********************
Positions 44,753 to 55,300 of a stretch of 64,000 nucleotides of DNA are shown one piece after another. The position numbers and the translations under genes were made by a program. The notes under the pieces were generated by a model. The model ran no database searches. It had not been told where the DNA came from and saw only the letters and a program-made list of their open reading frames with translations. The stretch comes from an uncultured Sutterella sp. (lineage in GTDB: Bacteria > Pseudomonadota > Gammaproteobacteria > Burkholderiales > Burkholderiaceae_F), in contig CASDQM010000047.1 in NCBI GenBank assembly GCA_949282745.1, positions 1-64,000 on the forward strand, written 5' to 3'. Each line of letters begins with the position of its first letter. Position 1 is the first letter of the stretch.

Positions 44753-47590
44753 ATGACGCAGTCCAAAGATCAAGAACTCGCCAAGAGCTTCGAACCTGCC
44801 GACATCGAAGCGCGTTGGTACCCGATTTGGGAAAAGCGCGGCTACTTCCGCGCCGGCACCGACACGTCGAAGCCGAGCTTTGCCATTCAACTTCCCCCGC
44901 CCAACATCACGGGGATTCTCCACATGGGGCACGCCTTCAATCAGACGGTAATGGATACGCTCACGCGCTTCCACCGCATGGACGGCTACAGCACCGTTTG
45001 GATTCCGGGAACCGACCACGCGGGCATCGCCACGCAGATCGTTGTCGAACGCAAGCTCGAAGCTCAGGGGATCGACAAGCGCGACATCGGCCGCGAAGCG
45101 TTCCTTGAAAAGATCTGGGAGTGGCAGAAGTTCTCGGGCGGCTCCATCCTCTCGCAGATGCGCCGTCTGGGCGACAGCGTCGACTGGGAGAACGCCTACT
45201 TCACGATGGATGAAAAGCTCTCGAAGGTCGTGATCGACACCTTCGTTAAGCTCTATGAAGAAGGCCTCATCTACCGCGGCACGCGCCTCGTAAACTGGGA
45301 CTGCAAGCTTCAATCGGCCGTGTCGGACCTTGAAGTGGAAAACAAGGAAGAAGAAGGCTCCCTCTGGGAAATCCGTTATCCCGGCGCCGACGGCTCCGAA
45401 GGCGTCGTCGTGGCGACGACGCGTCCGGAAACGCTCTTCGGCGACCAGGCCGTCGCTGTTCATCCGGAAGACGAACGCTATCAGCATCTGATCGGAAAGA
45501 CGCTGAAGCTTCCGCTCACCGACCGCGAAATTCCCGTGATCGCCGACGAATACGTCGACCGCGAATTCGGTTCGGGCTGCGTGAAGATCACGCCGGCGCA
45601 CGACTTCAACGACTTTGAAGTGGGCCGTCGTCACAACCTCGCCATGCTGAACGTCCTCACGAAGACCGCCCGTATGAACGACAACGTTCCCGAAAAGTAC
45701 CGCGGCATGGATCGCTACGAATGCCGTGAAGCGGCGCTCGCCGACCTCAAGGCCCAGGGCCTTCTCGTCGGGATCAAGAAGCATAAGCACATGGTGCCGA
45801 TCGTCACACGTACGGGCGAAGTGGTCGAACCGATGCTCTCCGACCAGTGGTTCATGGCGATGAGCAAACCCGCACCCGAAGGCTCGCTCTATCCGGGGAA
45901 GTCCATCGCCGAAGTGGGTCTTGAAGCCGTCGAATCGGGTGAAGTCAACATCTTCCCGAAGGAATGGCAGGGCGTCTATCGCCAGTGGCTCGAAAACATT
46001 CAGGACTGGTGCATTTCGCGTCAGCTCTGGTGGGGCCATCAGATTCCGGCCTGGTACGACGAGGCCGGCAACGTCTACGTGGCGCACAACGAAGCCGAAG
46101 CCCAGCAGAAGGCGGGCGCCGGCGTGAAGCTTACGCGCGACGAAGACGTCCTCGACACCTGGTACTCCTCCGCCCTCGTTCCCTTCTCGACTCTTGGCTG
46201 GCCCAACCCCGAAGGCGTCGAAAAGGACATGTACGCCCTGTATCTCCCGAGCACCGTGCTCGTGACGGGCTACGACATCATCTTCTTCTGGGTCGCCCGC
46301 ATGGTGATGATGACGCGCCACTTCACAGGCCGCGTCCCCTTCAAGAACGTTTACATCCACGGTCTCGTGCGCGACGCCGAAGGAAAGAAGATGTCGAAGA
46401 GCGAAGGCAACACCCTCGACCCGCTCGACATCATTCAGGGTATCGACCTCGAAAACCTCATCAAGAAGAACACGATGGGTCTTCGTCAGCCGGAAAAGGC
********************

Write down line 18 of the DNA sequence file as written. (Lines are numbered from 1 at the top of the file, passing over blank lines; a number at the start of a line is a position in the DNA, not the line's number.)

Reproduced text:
46201 GCCCAACCCCGAAGGCGTCGAAAAGGACATGTACGCCCTGTATCTCCCGAGCACCGTGCTCGTGACGGGCTACGACATCATCTTCTTCTGGGTCGCCCGC